The summit of the summit of Mount Everest will be on Monday, a full week ahead of schedule, and will also be broadcast live.
It will be a big day for many.
The summit is expected to see a massive amount of climbers and sherpas and there will be major changes to the route and routes up the mountain, and to the way the weather is going.
The summit of Mt Everest has been on the agenda for months, with the summit planners and the climbers all wanting to see the summit to go ahead.
They are still working on the details, and the first summit is yet to be announced.
Last year, the summit was the first big event on the calendar for the organisers of the 2017 World Championships in Beijing.
This year, it is expected that the event will be the first event since the end of the world pandemic to be played at the top of the mountain.
Many people will be looking forward to a big summit in 2018, with Mount Everest on the line for the first time since 1979, when a climber fell off the mountain and broke his neck.
The climbers are already looking ahead to 2018, saying they will not be able to get to the summit without taking a break.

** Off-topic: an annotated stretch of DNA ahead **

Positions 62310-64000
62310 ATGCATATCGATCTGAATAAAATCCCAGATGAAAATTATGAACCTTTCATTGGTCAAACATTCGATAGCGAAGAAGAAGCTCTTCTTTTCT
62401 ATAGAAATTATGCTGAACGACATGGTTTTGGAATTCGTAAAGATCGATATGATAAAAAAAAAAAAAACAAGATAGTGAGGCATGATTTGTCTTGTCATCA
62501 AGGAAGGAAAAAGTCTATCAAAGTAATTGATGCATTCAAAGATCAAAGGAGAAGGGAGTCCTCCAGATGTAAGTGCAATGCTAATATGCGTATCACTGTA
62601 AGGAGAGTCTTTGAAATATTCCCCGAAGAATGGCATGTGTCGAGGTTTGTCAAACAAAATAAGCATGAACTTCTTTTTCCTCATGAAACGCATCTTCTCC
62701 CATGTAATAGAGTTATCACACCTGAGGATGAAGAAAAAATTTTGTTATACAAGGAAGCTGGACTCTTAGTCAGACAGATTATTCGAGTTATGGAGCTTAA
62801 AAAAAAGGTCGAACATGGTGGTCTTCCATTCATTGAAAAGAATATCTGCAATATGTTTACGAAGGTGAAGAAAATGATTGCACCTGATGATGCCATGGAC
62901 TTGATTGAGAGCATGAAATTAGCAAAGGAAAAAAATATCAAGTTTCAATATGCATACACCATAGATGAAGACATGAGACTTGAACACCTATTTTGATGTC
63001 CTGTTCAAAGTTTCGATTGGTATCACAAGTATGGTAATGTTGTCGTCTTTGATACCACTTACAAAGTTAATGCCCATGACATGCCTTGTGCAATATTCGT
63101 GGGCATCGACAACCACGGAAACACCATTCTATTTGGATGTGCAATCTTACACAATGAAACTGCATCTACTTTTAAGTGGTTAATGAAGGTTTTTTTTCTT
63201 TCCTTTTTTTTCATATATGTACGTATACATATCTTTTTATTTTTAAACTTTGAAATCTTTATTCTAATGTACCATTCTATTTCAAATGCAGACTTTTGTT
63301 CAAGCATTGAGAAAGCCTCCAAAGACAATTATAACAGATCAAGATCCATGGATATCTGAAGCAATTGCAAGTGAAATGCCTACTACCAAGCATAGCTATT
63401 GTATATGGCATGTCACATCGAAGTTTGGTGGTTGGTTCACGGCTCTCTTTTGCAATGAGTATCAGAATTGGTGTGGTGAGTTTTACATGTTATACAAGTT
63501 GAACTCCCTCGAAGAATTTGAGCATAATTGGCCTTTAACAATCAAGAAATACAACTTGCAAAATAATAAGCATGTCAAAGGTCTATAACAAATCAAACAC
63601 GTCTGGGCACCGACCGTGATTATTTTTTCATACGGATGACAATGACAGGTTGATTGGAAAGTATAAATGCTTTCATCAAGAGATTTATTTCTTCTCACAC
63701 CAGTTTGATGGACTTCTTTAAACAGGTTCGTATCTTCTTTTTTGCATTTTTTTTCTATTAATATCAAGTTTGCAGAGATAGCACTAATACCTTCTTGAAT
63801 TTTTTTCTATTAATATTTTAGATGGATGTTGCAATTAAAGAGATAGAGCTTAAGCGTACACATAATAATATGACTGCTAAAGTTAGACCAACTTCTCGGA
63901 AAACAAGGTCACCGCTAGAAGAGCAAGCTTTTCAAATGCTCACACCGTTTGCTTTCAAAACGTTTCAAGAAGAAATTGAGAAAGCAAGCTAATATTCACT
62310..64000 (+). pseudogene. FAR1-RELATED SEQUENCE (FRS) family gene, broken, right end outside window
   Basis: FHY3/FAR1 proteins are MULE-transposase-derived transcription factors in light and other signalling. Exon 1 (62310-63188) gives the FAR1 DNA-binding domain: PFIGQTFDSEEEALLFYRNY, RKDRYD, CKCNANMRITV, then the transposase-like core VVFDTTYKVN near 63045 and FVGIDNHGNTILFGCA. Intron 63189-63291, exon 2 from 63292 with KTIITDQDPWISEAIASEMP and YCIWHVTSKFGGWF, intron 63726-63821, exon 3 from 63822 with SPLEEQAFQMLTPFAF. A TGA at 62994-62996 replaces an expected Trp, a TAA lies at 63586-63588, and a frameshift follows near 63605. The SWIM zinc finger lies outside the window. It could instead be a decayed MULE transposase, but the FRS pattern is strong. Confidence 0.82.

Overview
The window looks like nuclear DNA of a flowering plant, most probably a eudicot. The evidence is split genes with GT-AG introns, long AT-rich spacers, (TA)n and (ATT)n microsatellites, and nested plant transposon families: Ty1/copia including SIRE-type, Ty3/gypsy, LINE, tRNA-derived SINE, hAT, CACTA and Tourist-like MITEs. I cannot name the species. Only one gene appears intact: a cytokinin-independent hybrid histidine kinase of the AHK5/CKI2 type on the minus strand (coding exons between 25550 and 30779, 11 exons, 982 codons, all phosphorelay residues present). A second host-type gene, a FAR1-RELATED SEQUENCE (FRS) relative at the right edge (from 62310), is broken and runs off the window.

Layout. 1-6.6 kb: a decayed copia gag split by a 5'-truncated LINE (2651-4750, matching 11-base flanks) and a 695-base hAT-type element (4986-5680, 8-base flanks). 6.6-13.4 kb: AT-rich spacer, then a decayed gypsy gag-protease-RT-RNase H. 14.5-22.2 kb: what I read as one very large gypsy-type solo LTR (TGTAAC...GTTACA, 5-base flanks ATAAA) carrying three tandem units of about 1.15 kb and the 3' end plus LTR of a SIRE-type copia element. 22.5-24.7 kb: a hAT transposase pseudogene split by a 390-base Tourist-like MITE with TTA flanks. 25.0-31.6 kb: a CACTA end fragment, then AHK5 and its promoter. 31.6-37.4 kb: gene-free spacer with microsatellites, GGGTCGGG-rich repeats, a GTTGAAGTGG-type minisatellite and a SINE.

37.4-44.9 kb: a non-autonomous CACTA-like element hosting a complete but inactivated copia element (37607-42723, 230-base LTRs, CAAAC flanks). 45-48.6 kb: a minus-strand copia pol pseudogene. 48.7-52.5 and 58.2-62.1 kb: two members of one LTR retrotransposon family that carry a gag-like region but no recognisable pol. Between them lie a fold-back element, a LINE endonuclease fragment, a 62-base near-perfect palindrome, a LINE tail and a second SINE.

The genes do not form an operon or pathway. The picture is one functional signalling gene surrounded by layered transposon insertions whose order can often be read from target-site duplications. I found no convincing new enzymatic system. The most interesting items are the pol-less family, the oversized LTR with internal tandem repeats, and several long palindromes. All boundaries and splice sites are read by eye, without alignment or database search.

We are going to have a big week of planning, we are going do the summit in a couple of weeks, they said.
They also expect that the summit will see an increased number of climbers from different nations, as well as the introduction of a new climbing route for those wanting to take on the challenge.
This will involve new routes up a variety of mountains including the highest peak in the world, Everest, the highest glacier in the Himalayas, and a number of new routes.
It will also see a lot of new equipment and training for climbers and the Sherpas.
Mount Everest was the world’s tallest peak at 2,072 metres and was built in 1953 by a team of four men and one woman, Sherpa Tenzing Norgay.
As a climatologist and a climbing champion, Tenzing, who died in 2009, had a passion for climbing the highest peaks in the mountain system.
The first person to summit the mountain was Tenzing in 1976 and climbed it four times, in 1972, 1973, 1974 and 1975.
He was the last person to reach the summit.